Optim Twin Oaks had owned and operated a coal-fired generating facility in Robertson County, Texas. Twin Oaks purchased the vast majority of its coal from Walnut Creek, the operator of an adjacent lignite mine, under a long-term fuel supply agreement originally executed in 1987. On Aug. 7, 2014, the court entered an order approving the sale of the Twin Oaks Plant to Blackstone, which had won an auction for the facility. Optim and its affiliates had entered chapter 11 protection in February 2014.
Optim says Blackstone can ‘manipulate’ the size of the claim
Said Optim in the Jan. 22 filing: “Given its dominion and control over both entities, Blackstone controls the price that one affiliate charges the other and can easily manipulate the amount of its alleged claim simply by lowering the price of fuel. Upon information and belief, the plant and mine have entered into a replacement fuel supply arrangement that cuts the fuel costs of the plant by almost 50%, and sets the fuel price near or at the mine’s cost of extracting fuel from the ground.”
The “information and belief” statement from Optim is based on a Nov. 6, 2014, evaluation by Moody’s Investors Service of a company related to this transaction. That Moody’s report, which is attached to the Jan. 22 court filing, said: “The addition of the Twin Oaks plant, despite operating on a fully merchant basis, will add fuel and dispatch diversification given its attractive operating cost profile. With mine lifting costs around $1.10 per million British thermal units (MMbtu), the plant’s fuel costs are nearly half of previous levels, enabling dispatch most hours of the year. Historically the plant has averaged close to 80% capacity factors and we expect the unit to run closer to 85% and at times, near 90%. We recognize Twin Oaks had lower dispatch recently but this was attributed to an out of market fuel contract which contributed to the bankruptcy of the prior owner. On a go forward basis, we calculate Twin Oaks will contribute an additional $15-20 million annually in cash available for debt service over the next two years given a number of capex projects but ultimately will provide meaningfully more uplift thereafter as the market tightens and capex requirements lighten. We further note Twin Oaks acts as an additional insurance policy against the fully hedged gas-fired plants. In the event of an outage in which a hedged plant is called to run, Twin Oaks can earn the margin in the open market to offset the losses associated with replacement power costs.”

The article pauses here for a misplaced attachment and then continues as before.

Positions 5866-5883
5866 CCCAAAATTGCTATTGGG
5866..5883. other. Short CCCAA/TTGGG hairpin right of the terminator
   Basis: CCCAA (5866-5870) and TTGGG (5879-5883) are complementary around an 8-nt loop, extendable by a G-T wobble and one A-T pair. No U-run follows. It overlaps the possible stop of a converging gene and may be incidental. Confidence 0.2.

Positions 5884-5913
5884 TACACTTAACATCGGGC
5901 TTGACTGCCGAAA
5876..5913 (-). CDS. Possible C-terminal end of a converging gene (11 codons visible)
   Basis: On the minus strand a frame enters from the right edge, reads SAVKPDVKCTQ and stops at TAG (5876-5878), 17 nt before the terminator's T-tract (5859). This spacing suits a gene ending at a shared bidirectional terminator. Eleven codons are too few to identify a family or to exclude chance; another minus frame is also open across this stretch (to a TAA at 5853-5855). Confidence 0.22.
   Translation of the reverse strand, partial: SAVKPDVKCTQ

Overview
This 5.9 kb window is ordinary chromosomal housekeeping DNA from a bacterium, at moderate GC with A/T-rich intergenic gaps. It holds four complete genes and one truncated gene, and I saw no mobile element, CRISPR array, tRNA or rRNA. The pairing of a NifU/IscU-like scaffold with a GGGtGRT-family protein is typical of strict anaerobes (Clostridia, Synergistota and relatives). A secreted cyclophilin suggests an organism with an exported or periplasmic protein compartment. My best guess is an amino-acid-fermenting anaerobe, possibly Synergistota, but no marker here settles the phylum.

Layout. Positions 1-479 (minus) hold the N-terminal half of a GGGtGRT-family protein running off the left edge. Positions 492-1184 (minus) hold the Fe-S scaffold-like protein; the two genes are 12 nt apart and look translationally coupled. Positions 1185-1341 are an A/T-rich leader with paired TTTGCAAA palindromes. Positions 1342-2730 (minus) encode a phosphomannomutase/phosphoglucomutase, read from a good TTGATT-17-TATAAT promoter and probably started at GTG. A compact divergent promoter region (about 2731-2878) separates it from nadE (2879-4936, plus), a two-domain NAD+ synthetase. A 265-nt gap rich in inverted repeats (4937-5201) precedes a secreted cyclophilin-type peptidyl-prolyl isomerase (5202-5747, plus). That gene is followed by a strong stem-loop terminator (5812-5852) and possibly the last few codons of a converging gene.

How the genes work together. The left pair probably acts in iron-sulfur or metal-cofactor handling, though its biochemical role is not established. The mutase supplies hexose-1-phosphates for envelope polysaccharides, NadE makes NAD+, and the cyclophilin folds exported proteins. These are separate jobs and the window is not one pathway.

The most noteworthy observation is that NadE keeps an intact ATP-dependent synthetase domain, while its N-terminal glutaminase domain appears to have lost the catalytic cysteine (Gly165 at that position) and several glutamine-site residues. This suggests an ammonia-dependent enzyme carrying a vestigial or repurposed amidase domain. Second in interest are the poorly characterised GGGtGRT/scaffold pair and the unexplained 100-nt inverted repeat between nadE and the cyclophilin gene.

That Moody’s report was on Lonestar Generation LLC, which is 100% indirectly wholly owned by funds managed by Blackstone. The Lonestar portfolio at that point consisted of two efficient combined cycle plants and one cogeneration facility: the 495-MW Frontera facility in Mission, Texas (two miles from the Mexican border); the 540-MW Bastrop facility just outside Austin, Texas, and the 260-MW Paris facility in Paris, Texas, near the Oklahoma border. As of the date of the Moody’s report, Lonestar was setting up the finances to cover the cost of acquiring both the 310-MW Twin Oaks plant and Walnut Creek Mining.
The bankruptcy court isn’t due for a hearing on this dispute until April 22.